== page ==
So the story goes.
“I told you we was get into trouble”, scolded big sister to Séoirse, while trying to pat a generous dollop of butter on her morning biscuit. “But, it wasn’t all my fault! you were there too! You should have warn’ me when you saw her coming. What good is a big sister if she is not going to keep cha outs of troubles?” retorted the little fellow, feeling a little dejected at the incriminating tone of his sister.
After polishing a tall glass of milk, several biscuits swimming in butter and oozing in strawberry jam, both children looked a bit pensive. Recounting the previous days activities, and all that entailed falling out of favour with their sweet but stern neighbour Miss Potts, was a bit too much to swallow atop the filling breakfast. “Come on now, we must get on. We are not cowards like them Joneseses, we oughta apologize to the old cat”, urged Saoirse. “Don’t call her that! She’s a sweet ole’ lady and she gives us mint humbugs and ginger nuts too!” retorted Séoirse in dismay at such crude name-calling. “I’m talking about Sissy you big ole’ block head! Not Miss Potts! The nerve.”
After wiping their hands on the cloth napkins resting on the table they carried their empty vials to the ceramic kitchen sink, full to the brim with soapy water. A strong but vibrant wind was coming from the open kitchen window, tossing the tea towels to and fro and making the whole place look very clean and shapely. They moved to the bathroom to try to tease out a few of the “rats’ nests” off their hair before embarking on the short walk to visit their neighbour Miss Potts.
A lovely cottage Miss Potts’ was. It had been in much better shape half a century ago, but was now a bit on the crumbly side of things. The children loved to play around her front garden, and help with the “weedin’ and puttin’ by” that Miss Potts seemed to always be amidst of. She wore long grey aprons, a wool skirt, wooden clogs, and a linen bonnet under her gigantic straw hat. Her wrinkles told stories by themselves, all happy we supposed, and her smile was already missing a couple of teeth. Still, the children were a bit apprehensive about how they would be received after their appalling behaviour the previous day.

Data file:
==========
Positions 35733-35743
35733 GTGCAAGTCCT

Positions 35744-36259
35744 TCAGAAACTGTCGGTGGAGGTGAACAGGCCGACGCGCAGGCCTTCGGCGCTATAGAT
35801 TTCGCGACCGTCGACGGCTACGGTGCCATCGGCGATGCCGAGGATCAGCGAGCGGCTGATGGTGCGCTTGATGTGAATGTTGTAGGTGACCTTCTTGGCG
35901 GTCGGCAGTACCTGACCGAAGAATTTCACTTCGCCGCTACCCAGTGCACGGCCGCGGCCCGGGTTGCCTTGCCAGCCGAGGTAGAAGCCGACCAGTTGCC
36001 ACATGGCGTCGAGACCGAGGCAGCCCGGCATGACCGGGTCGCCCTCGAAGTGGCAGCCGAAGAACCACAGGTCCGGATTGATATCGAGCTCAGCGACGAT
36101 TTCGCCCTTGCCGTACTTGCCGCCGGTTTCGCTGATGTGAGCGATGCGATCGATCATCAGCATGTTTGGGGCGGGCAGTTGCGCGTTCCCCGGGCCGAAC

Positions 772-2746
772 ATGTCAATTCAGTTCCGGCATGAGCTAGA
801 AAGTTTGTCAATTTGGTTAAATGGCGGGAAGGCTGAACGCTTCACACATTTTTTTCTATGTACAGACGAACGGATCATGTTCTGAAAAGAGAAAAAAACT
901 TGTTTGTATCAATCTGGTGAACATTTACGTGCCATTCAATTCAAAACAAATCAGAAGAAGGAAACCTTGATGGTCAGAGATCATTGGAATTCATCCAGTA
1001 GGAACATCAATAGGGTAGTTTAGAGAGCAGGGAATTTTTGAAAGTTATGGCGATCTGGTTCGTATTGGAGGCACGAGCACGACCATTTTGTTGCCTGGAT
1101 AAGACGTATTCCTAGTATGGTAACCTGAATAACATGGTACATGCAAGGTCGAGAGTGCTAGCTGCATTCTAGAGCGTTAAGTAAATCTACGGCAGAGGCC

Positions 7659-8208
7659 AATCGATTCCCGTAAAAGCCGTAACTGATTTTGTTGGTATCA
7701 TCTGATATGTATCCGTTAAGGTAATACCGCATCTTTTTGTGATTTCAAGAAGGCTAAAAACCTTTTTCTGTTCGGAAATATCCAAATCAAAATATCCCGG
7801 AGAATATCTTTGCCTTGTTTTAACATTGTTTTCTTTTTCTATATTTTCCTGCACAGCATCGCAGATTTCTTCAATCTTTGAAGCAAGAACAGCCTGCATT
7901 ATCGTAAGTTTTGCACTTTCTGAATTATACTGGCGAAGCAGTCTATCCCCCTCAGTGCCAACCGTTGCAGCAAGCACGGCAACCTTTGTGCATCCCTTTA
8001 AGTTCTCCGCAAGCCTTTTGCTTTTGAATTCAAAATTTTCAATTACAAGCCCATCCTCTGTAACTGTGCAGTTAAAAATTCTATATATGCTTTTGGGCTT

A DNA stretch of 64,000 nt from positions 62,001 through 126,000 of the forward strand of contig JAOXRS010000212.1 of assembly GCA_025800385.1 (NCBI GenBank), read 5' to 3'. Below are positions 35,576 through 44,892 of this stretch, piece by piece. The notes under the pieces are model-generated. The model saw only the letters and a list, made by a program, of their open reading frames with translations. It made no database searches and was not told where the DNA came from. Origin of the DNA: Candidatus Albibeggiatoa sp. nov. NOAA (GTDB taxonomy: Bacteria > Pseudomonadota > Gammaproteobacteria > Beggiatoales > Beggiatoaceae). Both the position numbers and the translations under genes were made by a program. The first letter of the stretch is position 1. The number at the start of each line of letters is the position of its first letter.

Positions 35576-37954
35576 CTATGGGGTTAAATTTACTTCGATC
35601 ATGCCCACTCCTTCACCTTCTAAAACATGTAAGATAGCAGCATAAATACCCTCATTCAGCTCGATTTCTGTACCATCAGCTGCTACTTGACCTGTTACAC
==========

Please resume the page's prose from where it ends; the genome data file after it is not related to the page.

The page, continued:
It was almost as if they had dreamt it all up. The cracked terracotta pots were nowhere to be seen. The half-burned cat basket had now been piled tight with new geraniums, and tabby old Sissy was contently purring their welcome. Saoirse and Séoirse looked at each other, assessed the situation, gathered a big gulp of air, hunched their shoulders and muttered to themselves while opening the derelict wooden gate to the cottage.
Miss Potts was as usual bent over some plantings, addressing them with a firm but kind voice, telling them of the weather and the village gossip. The children stood in stunned silence, deep in observation of the expert ancient hands that were dancing before them, performing their artistic contrivance for their eyes only. This was no depressed drudgery, this was the work of an artist, they both seemed to agree. Miss Potts raised her eyes when she spotted the children’s shoes, and welcomed them by raising her rosy cheeks in a most befitting smile. You could see this was a gesture that commonly graced the face, the path of it worn out on her skin, like a dusty country road flanked by greenery and wildflowers. She got up, and after giving them both a little peck on the cheek, placed a hefty basket in each of their hands and took them into the back garden. “We ought to harvest the morning herbs children, or there will be nothing for today’s stew and certainly not much for tea. Come along now, don’t dawdle.”said Miss Potts as she walked around the cottage to the back garden. The children, with a skip to their step, and a twinkle in their eye, followed her suit, anticipating not just getting their hands wet and finding a worm, a snail or two, but also the next meal at the hands of their adoring neighbour. Stronger appetites you have never met.